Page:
Wine is everywhere these days, from high-end cellars to Walgreen’s shelves, but the growing ubiquity isn’t necessarily translating into higher consumption, according to Nielsen data. Wine sales volume increased 1.5% last year compared to a 4% rise in 2011, Advertising Age reported, while beer and liquor saw 2% increases.
Brewers reversed a 0.8% decline the year before and saw 44% growth of beer sales at bars and restaurants, most of it coming from new and improved brews. During the same period, wine sales at the same venues rose 32%, and there seemed to be a shortage of hot new wines to take the place of formerly uber-popular malbecs and moscatos, Nielsen Vice President Danny Brager told AdAge.
But just because beer may be catching up on the innovation front, it doesn’t mean there’s nothing new under the sun when it comes to wine. And there’s also the adage that everything old is new again — it fits when it comes to the Alois Lageder wines from Italy’s Alto-Adige region, which the family make using biodynamic techniques perfected in the 1920s, as The Miami Herald reported.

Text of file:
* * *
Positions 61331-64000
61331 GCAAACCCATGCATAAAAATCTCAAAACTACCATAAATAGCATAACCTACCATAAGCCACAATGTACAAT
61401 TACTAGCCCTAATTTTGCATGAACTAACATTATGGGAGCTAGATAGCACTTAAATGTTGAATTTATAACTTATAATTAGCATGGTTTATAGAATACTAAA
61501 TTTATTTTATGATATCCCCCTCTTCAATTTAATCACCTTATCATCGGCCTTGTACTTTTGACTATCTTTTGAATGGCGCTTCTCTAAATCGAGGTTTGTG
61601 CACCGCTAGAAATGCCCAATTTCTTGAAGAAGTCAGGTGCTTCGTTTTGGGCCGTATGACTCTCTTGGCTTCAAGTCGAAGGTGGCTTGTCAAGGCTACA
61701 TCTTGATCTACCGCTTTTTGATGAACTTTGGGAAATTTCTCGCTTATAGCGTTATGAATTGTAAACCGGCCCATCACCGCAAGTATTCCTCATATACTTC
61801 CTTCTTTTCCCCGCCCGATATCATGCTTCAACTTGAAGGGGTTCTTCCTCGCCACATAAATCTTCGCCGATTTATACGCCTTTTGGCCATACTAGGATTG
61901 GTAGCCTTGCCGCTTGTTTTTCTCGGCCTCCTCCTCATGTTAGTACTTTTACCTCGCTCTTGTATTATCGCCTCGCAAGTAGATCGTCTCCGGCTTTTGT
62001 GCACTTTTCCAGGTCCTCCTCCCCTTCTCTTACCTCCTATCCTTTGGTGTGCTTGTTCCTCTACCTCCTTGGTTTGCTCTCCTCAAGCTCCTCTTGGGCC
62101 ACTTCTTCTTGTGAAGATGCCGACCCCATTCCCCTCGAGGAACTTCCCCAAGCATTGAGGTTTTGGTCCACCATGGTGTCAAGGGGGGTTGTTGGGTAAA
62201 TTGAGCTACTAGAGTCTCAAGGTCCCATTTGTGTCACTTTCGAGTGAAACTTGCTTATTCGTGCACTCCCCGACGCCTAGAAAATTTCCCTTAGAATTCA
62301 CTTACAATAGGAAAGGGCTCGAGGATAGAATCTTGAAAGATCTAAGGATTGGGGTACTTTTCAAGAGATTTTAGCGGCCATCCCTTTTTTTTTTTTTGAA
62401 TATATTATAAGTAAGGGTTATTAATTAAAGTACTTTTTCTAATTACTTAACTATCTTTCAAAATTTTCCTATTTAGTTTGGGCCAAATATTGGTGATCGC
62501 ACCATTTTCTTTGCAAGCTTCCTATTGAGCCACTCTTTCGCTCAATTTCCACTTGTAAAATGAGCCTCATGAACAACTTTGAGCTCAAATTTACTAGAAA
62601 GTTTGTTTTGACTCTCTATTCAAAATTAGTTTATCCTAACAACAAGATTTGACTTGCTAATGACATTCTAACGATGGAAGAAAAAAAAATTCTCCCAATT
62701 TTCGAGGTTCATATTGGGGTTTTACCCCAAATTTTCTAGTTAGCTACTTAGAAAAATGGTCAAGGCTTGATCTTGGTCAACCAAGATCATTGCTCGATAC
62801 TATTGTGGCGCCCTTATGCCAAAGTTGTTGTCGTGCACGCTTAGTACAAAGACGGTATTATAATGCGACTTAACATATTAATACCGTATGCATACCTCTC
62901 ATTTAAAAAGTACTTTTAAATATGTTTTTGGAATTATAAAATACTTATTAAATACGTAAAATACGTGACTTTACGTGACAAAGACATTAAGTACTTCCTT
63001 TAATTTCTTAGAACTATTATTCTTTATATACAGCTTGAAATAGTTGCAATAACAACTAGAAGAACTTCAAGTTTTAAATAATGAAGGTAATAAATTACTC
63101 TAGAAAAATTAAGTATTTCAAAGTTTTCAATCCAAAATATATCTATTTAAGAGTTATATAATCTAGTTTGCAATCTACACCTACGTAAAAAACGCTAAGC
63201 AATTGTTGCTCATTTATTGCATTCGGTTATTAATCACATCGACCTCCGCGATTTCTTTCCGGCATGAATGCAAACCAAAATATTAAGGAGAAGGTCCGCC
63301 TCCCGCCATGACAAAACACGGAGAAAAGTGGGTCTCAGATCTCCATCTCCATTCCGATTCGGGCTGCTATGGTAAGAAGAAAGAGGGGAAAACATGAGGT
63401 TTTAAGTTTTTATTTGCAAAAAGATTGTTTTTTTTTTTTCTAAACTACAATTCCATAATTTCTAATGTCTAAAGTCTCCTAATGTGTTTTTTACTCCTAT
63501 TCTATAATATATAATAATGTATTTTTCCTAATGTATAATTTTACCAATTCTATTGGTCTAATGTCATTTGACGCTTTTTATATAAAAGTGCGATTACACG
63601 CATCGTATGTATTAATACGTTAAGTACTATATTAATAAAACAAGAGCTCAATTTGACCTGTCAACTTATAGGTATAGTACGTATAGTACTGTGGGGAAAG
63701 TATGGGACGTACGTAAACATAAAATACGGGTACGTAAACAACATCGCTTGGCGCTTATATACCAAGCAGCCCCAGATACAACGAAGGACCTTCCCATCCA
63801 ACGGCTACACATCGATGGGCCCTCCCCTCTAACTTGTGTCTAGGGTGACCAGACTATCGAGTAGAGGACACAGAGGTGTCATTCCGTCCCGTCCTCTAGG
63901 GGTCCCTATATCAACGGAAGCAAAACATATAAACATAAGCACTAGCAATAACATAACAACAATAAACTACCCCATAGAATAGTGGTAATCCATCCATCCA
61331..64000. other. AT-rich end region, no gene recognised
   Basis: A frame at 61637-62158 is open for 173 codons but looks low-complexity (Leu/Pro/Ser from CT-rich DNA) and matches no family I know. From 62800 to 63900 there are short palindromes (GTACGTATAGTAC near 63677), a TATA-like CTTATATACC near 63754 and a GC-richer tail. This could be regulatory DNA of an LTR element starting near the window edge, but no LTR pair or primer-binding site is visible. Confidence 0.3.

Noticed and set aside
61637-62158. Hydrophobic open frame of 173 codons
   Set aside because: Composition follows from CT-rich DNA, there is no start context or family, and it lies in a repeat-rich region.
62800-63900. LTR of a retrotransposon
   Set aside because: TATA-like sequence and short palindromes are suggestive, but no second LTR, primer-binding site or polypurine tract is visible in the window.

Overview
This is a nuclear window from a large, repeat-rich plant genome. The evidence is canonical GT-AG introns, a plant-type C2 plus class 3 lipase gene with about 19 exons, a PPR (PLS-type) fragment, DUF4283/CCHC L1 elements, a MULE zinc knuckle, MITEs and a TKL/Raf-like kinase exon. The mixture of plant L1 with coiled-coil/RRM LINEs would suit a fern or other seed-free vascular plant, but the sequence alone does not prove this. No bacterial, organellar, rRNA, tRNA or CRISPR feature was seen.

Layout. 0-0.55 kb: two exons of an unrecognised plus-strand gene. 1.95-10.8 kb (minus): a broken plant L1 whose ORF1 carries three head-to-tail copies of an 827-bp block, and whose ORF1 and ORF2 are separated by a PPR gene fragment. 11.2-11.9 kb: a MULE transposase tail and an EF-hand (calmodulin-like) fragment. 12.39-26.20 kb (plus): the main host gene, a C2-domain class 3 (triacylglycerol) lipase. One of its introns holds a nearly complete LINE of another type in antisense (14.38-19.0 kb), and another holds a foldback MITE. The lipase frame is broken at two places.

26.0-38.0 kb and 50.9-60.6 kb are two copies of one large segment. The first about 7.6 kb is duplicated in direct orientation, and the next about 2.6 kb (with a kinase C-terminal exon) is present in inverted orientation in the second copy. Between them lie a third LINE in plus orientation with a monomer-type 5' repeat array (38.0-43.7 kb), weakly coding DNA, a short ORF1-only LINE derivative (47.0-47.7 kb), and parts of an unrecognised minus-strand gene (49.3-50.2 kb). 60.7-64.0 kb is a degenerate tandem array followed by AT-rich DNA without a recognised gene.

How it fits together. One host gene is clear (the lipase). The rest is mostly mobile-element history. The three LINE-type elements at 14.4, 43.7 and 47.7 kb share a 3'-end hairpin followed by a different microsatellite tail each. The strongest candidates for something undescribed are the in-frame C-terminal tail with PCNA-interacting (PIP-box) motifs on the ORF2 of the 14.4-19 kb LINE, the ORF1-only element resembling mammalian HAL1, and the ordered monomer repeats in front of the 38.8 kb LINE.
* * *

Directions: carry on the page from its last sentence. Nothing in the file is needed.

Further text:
While personal tastes will decide the popularity of what’s in the bottle, some will no doubt try new things because of what’s on the bottle. Celebrity couple Brad Pitt and Angelina Jolie will put their names on the first bottles of wine from their Chateau Miraval in Correns, France, next month, Bloomberg News reported. The wines are made through a partnership with the Famille Perrin. “If you knew Brad and Angelina, you would see they are in search of perfection in everything,” said winemaker Marc Perrin. The stars and the established winemaking family will share equally in the profits.
Some names on popular wines aren’t nearly as famous, although Drew Barrymore’s Pinot Grigio is right up there, as The Sun-Herald reports. Some are silly words that may only mean something inside the head of the winemaker who coined them, while others may sound silly unless you know their meaning. Mollydooker is an Australian winery named for the local term for “southpaw,” Gnarly Head Cellars makes its best wine from the zinfandel grapes of 50-year-old gnarly headed vines and Hooker syrah represents nothing more than the Lawer Family Wines’ passion for rugby.
Those of us who drink wine learn to know which ones we like. Pairings can be trickier, though, so Lifehacker created a chart to help guide you to the types of wines that will pair best with particular food groups. And last month, New York Times wine writer Eric Asimov began offering wine suggestions with certain recipes in the paper’s food section.
He cautions readers, though, that his suggestions are simply a jumping-off point. “A description of a good wine represents a snapshot, freezing one moment in a bottle’s evolution, and a pairing suggestion reflects only one point on the spectrum of possibilities. Some suggestions may be precisely to your taste, and some not. Suggesting wine pairings should never inhibit an impulse to explore.”
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